COVID-19 vaccines & updates moving into the new school year

Information changes frequently when it comes to the COVID-19 virus, but what we do know is that it is here to stay. 

According to Midland County Medical Director, Dr. Catherine Bodnar, what has not waivered is that vaccines work. The vaccinations may wane over time, but Bodnar says, staying up to date on vaccinations and boosters are the only way to prevent severe illness and hospitalization.
Dr. Catherine Bodnar is the Medical Director for the Midland County Department of Public Health.
There are many vaccine clinics coming up including a Back to School clinic on August 18th from 10 a.m.- 4:30 p.m. Walk-ins are available. A vaccine clinic will also be held at the fairgrounds during the Midland County Fair on August 16,17, and 18 from 11 a.m. to 8 p.m. on a walk-in basis.

The Midland County Department of Public Health also will host vaccination clinics on Tuesdays from 10a.m. to 4:30 p.m. Appointments are preferred, but walk-ins accepted. Call 989-832-6665 to schedule or for more information.

Bodnar encourages children to become vaccinated before school begins. She anticipates that once classes start, when the weather begins to cool and people stay indoors more, cases will rise again, “I don’t have a crystal ball. COVID-19 has had an impact on other infectious diseases. The 2021-2022 flu season was prolonged. It began around Thanksgiving and there were spikes in some areas into June. Respiratory Syncytial Virus (RSV) typically peaks in the fall and declines by early spring. There will likely be impacts on respiratory diseases frequency and timing at least in the near future. The Michigan Department of Health and Human Services (MDHHS) is preparing for a COVID-19 surge for late fall 2022.”
  
She says children and teens will be exposed to COVID-19 at some point. The vaccines help prevent kids from getting severely ill, further reduce the small risk of hospitalization and death, and protect them from long-term complications. The COVID-19 vaccine is not just for children and teens with underlying conditions. Almost half of children younger than 18 years old hospitalized with COVID-19 have no underlying conditions. Children who have underlying medical conditions or have a weakened immune system are more likely to get severely ill from COVID-19. These underlying medical conditions include asthma or chronic lung disease, diabetes, and obesity.     

Vaccines provide protection against severe illness and the potential of having to be admitted into the hospital.
Bodnar says the vaccine continues to be safe for children and that the benefits of the vaccine outweigh known and potential risks. Myocarditis (MIS-C) is a very rare potential side effect of mRNA vaccines that can be treated with rest or medication. The chances of myocarditis are much higher if the child/teen becomes ill with COVID-19.

Other reasons to get vaccinated according to Bodnar include concerns about post-COVID or Long COVID symptoms that can affect quality of life, including limitations in physical activity, distress about symptoms, mental health challenges, decreased school or daycare attendance, missed opportunities for participation in sports, play dates or other activities. Bodnar says, “Vaccinations are really effective and help children and teens from missing out on school or sports.”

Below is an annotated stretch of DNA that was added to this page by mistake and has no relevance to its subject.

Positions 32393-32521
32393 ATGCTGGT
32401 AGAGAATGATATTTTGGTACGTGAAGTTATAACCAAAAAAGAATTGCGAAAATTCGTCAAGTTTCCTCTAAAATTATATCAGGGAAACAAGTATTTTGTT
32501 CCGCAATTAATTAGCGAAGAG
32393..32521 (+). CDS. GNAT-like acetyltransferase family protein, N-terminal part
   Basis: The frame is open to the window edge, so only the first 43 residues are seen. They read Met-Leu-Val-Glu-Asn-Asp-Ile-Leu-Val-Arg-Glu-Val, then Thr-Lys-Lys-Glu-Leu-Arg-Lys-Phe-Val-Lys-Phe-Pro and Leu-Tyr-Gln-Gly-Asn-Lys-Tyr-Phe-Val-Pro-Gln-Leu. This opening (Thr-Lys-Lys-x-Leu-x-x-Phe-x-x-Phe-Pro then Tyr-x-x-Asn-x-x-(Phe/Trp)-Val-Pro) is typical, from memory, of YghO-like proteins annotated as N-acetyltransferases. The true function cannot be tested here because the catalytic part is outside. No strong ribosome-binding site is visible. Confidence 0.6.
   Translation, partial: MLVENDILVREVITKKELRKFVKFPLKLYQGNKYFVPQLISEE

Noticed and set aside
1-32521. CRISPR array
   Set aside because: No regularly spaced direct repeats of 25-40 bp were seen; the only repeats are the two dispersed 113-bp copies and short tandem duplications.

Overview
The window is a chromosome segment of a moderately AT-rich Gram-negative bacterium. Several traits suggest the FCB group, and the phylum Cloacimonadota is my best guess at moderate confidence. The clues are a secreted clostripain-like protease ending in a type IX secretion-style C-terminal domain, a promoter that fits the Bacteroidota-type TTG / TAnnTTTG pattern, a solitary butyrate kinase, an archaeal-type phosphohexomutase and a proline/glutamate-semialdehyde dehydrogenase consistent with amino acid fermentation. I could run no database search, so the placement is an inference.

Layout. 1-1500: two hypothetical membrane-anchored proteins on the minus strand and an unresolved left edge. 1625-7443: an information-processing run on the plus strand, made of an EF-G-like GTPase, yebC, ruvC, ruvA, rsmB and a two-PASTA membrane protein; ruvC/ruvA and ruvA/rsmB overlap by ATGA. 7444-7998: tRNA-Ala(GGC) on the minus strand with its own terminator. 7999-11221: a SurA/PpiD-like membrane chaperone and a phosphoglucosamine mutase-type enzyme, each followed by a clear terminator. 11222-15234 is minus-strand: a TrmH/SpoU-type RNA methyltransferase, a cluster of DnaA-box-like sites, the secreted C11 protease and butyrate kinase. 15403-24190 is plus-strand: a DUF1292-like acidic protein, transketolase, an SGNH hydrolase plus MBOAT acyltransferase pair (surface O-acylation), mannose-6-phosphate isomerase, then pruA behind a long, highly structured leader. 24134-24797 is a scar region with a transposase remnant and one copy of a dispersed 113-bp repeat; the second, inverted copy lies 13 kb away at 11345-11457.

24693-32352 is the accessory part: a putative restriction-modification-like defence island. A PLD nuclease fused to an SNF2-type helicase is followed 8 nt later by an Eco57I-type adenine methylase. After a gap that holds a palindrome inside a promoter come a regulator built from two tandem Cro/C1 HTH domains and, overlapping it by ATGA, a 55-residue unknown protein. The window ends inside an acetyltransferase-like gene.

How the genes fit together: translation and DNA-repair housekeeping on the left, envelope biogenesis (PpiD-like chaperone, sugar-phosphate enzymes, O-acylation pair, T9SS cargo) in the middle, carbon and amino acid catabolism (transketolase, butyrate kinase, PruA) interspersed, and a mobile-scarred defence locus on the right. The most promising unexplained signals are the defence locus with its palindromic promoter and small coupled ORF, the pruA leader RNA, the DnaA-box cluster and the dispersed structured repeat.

So what does Bodnar expect going into the 2022-23 school year? “It’s about when do we sound the alarm? How do you pay attention to what’s happening without crying wolf,” explains Bodnar when it comes to the numbers and rates of infection. “It’s shifting from case counting to how hospitals are doing. What’s the community level? Cases are high right now in some parts of the country.”

Also, Bodnar notes, the Centers for Disease Control (CDC) endorsed the Advisory Committee on Immunization  Practices’ (ACIP) recommendation that all children 6 months through 5 years of age should receive a COVID-19 vaccine. In the US, everyone 6 months old and older are now eligible for vaccination. For more information on vaccines or back to school vaccine clinics in Midland County or to schedule an appointment visit: co.midland.mi.us
 
When asked whether adults and teens who are not immunosuppressed should get the third dose of the vaccine, Bodnar's response is “Yes. Booster doses are highly effective in reducing the risk of Covid-19 hospitalization and death.”  And don't expect the flu shot to be combined with the COVID-19 vaccine any time this year or into early next.  “No. Flu and COVID-19 vaccinations will be administered separately for the 2022-2023 flu season. Research and development is ongoing for a combined flu/COVID-19 vaccine,” says Bodnar.

 

Read more articles by Erika M. Hirschman.

A veteran freelance writer and former reporter with The Midland Daily News, Erika has covered a wide array of topics in and around Midland and Saginaw counties. She’s an award winning reporter, and holds a journalism degree from the University of Detroit-Mercy/Marygrove College. When Erika is not writing, she enjoys dancing in her kitchen with her two dogs and family. She loves to read, cook, travel and go to concerts. She’s lived in Saginaw County for 26 years.